Increasing up in a poor village in Burkina Faso, Francis Kéré did not enjoy soccer with the other boys. He helped correct properties.
After successful a scholarship to a vocational school for carpentry in Germany and attending architecture college at the Specialized College of Berlin, Kéré did not rush to sign up for a prestigious organization. As an architecture student, he had elevated the dollars to develop an elementary college in his hometown, Gando, with construction aid from regional people, drawing blueprints for them in the sand.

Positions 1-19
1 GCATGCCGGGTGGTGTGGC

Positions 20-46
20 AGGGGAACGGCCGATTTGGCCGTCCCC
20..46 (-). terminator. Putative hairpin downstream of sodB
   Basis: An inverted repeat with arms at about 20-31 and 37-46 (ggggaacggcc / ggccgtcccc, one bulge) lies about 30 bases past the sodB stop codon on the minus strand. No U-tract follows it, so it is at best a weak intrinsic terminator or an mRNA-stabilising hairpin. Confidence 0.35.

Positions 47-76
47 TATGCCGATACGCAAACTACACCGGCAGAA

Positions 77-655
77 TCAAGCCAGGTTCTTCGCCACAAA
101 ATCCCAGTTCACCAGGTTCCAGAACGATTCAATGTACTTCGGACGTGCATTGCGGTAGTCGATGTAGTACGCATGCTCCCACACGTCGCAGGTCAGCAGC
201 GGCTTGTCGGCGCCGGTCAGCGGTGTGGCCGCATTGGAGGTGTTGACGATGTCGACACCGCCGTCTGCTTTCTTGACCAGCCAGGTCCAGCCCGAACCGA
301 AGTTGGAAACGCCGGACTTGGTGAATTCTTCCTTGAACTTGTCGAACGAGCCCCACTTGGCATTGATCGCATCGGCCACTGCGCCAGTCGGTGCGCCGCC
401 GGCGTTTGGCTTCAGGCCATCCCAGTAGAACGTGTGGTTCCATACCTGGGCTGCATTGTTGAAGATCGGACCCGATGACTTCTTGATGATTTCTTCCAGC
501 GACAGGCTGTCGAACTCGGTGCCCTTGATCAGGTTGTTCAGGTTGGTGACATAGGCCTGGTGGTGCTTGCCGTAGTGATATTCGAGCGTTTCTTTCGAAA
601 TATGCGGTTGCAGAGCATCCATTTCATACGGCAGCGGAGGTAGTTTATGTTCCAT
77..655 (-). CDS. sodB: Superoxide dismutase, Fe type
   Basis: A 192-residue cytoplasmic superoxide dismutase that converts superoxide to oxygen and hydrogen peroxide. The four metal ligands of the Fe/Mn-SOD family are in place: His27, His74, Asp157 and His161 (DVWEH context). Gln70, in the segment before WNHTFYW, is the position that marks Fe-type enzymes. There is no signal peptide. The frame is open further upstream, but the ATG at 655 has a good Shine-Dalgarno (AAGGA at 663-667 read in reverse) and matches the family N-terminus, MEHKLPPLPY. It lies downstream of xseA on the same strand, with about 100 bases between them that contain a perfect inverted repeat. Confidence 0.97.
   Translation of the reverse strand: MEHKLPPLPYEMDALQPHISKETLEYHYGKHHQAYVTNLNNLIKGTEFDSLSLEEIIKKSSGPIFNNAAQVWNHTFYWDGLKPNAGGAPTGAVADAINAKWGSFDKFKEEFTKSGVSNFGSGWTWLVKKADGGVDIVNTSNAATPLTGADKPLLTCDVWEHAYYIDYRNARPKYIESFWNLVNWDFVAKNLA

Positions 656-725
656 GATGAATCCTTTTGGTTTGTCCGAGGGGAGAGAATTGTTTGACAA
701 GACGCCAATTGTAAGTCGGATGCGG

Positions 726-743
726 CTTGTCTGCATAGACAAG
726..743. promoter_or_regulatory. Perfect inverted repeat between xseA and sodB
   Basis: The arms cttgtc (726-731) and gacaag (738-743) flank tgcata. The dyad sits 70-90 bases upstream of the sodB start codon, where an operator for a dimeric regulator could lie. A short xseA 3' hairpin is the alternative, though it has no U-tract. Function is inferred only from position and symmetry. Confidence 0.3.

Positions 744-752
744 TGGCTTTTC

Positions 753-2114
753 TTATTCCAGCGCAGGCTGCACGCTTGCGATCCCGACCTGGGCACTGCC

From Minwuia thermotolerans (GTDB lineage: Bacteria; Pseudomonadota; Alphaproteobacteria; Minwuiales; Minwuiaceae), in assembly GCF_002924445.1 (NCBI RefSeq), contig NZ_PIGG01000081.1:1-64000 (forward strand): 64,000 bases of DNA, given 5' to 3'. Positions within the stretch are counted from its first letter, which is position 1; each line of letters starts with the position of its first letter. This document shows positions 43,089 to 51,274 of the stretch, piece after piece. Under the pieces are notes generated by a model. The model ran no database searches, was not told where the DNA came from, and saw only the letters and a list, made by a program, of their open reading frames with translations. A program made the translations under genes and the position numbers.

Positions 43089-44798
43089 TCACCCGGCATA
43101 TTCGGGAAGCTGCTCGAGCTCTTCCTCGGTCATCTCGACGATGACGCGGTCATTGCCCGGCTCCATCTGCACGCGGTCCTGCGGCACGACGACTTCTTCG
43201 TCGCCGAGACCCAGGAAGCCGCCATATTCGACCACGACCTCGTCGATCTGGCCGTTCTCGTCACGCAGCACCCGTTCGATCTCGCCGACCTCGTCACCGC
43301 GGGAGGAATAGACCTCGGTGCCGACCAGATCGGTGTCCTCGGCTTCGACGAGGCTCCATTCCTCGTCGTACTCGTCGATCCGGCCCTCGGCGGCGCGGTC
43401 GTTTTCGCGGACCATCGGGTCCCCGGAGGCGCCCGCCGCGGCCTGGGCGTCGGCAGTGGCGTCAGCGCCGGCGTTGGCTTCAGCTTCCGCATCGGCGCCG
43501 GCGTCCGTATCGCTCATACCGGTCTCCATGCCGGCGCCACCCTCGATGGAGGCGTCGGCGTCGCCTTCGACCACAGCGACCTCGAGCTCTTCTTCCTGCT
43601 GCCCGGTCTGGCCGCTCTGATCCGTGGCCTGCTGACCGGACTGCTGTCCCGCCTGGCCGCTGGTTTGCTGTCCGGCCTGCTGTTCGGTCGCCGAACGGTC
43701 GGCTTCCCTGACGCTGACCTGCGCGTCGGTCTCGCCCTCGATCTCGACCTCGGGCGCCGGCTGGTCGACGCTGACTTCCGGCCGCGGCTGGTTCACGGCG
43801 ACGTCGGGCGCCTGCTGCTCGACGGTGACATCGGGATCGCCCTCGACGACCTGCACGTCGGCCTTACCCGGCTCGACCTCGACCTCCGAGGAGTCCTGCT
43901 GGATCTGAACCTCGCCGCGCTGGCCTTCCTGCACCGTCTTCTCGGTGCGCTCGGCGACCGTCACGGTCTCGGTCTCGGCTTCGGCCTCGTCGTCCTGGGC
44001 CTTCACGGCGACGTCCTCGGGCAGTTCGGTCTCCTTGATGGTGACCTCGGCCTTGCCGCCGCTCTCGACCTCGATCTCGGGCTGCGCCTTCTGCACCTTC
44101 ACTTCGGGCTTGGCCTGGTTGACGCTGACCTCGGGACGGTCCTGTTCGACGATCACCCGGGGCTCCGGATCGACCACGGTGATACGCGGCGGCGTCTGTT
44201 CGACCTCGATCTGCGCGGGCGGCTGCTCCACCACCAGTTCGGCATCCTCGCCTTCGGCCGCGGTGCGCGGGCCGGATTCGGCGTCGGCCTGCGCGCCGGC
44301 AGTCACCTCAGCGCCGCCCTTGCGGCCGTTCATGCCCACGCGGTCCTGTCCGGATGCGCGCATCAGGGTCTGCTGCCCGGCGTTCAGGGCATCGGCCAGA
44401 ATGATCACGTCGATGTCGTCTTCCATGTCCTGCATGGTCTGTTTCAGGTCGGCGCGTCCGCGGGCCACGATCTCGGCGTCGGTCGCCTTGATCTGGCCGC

And even immediately after earning worldwide acclaim at exhibitions these types of as the Serpentine Pavilion in London and the Venice Biennale, Kéré has frequently directed his notice toward property.
It is this devotion to lifting up the group he came from that has aided Kéré, 56, earn the Pritzker Prize, architecture’s greatest honor, which was introduced Tuesday.
“His buildings, for and with